Mangarayi

The Mangarayi, also written Mangarai, were an indigenous Australian people of the Northern Territory.

LanguageEdit

Mangarayi is thought to be one of the Gunwingguan languages.[1] Francesca Merlan published a grammar of the language in 1982, one that is notable also for the difficulty it presents for determining whether it is a tensed or non-tensed language.[2] The linguist Margaret Sharpe was deterred from pursuing more intensive studies of Mangarayi by a station owner who grew annoyed with the presence of metropolitan anthropologists and linguists coming to study the indigenous people on his cattle run.[3]

CountryEdit

The Mangarayi held sway over an estimated 4,500 square miles (12,000 km2) of land on the middle and upper courses of Roper River as far as Mount Lindsay. Their traditional grounds took in east of Mataranka and Maranboy, Mount Emily, Elsey, and Beswick. The north-eastern frontier lay around Mount Elsie.[4]

HistoryEdit

Some Mangarayi were thought to have been implicated in the murder of a telegraph worker from Daly Waters that took place on 30 June 1875. A large party of police and vigilantes set out to exact a thorough revenge by slaughtering large numbers of the Mangarayi and people of other tribes along the length of the Roper River in August of that year.[5]

Alternative namesEdit

  • Mangarei, Manggarai
  • Mungarai
  • Mungerry
  • Walooka. (?)

Source: Tindale 1974, p. 227

NotesEdit

CitationsEdit

  1. ^ Grimes 2003, p. 119.
  2. ^ Wetzer 1996, p. 297.
  3. ^ Sharpe 2008, p. 61,n.2.
  4. ^ Tindale 1974, p. 227.
  5. ^ Roberts 2009.

SourcesEdit

  • Grimes, Barbara Dix (2003). "Gunwingguan languages". In Frawley, William (ed.). International Encyclopedia of Linguistics: AAVE-Esperanto. Volume 1. Oxford University Press. pp. 119–120. ISBN 978-0-195-13977-8.CS1 maint: ref=harv (link)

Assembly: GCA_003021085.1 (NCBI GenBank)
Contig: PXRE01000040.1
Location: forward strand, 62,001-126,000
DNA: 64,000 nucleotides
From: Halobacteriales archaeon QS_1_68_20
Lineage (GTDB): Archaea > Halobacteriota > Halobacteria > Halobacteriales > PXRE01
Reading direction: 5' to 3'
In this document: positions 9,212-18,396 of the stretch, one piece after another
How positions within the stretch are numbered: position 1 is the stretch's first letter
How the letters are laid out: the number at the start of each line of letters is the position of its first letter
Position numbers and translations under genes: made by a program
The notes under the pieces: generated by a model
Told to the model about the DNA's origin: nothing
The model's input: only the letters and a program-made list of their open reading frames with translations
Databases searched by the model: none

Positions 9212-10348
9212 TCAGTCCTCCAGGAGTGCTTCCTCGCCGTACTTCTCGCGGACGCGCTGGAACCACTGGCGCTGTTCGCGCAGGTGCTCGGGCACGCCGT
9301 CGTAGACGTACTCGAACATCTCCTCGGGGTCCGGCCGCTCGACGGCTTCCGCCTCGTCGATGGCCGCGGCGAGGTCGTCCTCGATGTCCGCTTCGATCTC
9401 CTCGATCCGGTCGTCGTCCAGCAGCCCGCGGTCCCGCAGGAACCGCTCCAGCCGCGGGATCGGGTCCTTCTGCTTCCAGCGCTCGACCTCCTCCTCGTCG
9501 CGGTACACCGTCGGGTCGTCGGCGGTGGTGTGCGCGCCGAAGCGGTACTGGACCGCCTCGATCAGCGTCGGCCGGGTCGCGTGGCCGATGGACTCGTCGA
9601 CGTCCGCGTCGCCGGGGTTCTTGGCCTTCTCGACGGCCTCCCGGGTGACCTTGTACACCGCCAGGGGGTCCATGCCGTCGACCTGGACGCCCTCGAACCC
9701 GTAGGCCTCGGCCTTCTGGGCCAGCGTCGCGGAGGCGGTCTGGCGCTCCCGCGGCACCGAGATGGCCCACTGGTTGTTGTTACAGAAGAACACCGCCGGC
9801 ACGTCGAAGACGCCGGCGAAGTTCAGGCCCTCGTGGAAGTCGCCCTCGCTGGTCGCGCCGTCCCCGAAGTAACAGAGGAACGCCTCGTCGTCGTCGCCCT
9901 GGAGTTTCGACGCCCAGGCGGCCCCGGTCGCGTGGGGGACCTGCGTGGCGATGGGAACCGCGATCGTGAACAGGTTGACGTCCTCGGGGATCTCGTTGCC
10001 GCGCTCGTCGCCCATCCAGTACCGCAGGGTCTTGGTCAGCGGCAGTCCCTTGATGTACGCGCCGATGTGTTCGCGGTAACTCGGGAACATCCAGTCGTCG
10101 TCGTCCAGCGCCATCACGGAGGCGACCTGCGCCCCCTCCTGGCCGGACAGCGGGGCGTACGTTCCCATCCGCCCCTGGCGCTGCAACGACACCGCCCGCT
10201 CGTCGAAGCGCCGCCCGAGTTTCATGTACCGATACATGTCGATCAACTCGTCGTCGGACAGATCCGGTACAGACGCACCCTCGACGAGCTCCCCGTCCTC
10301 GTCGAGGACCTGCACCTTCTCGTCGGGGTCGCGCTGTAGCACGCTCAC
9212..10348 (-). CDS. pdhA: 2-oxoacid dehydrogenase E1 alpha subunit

• Lowre, James (1886). "Roper River Tribe" (PDF). In Curr, Edward Micklethwaite (ed.). The Australian race: its origin, languages, customs, place of landing in Australia and the routes by which it spread itself over the continent. Volume 1. Melbourne: J. Ferres. pp. 276–278.CS1 maint: ref=harv (link)
  • Mathews, R. H. (1900). "Marriage and descent among the Australian aborigines". Journal of the Proceedings of the Royal Society of New South Wales. Sydney. 34: 120–135.CS1 maint: ref=harv (link)
  • Roberts, Tony (November 2009). "The brutal truth: What happened in the gulf country". The Monthly.CS1 maint: ref=harv (link)
  • Sharpe, Margaret (2008). "Alawa And its neighbours: Enigma Variations 1 and 2". In Bowern, Claire; Evans, Bethwyn; Miceli, Luisa (eds.). Morphology and Language History: In honour of Harold Koch. John Benjamins Publishing. pp. 59–70. ISBN 978-3-110-27977-1.CS1 maint: ref=harv (link)
  • Spencer, Baldwin (1914). Native tribes of the Northern Territory of Australia (PDF). London: Macmillan Publishers.CS1 maint: ref=harv (link)
  • Tindale, Norman Barnett (1974). "Mangarai (NT)". Aboriginal Tribes of Australia: Their Terrain, Environmental Controls, Distribution, Limits, and Proper Names. Australian National University.CS1 maint: ref=harv (link)
  • Wetzer, Harrie (1996). The Typology of Adjectival Predication. Walter de Gruyter. ISBN 978-3-110-14989-0.CS1 maint: ref=harv (link)